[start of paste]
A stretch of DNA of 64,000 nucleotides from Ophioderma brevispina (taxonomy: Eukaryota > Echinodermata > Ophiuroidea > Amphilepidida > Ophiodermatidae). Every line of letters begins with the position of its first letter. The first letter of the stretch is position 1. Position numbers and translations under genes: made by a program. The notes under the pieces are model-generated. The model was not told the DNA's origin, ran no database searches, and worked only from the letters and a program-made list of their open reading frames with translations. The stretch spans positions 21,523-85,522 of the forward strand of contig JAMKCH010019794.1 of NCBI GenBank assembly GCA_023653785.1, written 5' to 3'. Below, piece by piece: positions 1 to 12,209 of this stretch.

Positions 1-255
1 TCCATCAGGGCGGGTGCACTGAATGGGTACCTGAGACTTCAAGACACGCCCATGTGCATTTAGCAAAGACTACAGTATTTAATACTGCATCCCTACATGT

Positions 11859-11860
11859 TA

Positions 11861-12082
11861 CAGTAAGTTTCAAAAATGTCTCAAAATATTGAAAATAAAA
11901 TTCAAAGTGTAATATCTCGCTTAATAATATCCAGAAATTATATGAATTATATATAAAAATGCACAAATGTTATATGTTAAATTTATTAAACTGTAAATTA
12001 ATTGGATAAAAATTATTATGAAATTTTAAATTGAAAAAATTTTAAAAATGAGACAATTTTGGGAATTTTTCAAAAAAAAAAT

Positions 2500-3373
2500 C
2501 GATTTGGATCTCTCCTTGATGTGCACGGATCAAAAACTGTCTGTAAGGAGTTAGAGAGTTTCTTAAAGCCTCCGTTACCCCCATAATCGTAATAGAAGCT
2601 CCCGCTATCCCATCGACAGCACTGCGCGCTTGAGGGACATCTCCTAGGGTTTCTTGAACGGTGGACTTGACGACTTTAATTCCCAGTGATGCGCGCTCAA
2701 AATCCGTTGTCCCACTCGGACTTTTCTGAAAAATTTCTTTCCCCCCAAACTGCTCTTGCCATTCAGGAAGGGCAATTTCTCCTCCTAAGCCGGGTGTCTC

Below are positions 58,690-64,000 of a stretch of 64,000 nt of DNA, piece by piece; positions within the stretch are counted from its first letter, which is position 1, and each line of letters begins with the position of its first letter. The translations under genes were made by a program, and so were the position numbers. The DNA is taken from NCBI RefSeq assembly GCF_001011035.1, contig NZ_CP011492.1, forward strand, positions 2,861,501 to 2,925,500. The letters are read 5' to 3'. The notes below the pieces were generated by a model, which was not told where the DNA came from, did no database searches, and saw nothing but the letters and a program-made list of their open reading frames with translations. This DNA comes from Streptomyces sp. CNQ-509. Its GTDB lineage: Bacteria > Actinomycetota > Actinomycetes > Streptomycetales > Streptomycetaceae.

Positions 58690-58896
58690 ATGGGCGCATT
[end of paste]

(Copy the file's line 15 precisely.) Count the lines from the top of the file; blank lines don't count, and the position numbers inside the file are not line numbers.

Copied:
Below are positions 58,690-64,000 of a stretch of 64,000 nt of DNA, piece by piece; positions within the stretch are counted from its first letter, which is position 1, and each line of letters begins with the position of its first letter. The translations under genes were made by a program, and so were the position numbers. The DNA is taken from NCBI RefSeq assembly GCF_001011035.1, contig NZ_CP011492.1, forward strand, positions 2,861,501 to 2,925,500. The letters are read 5' to 3'. The notes below the pieces were generated by a model, which was not told where the DNA came from, did no database searches, and saw nothing but the letters and a program-made list of their open reading frames with translations. This DNA comes from Streptomyces sp. CNQ-509. Its GTDB lineage: Bacteria > Actinomycetota > Actinomycetes > Streptomycetales > Streptomycetaceae.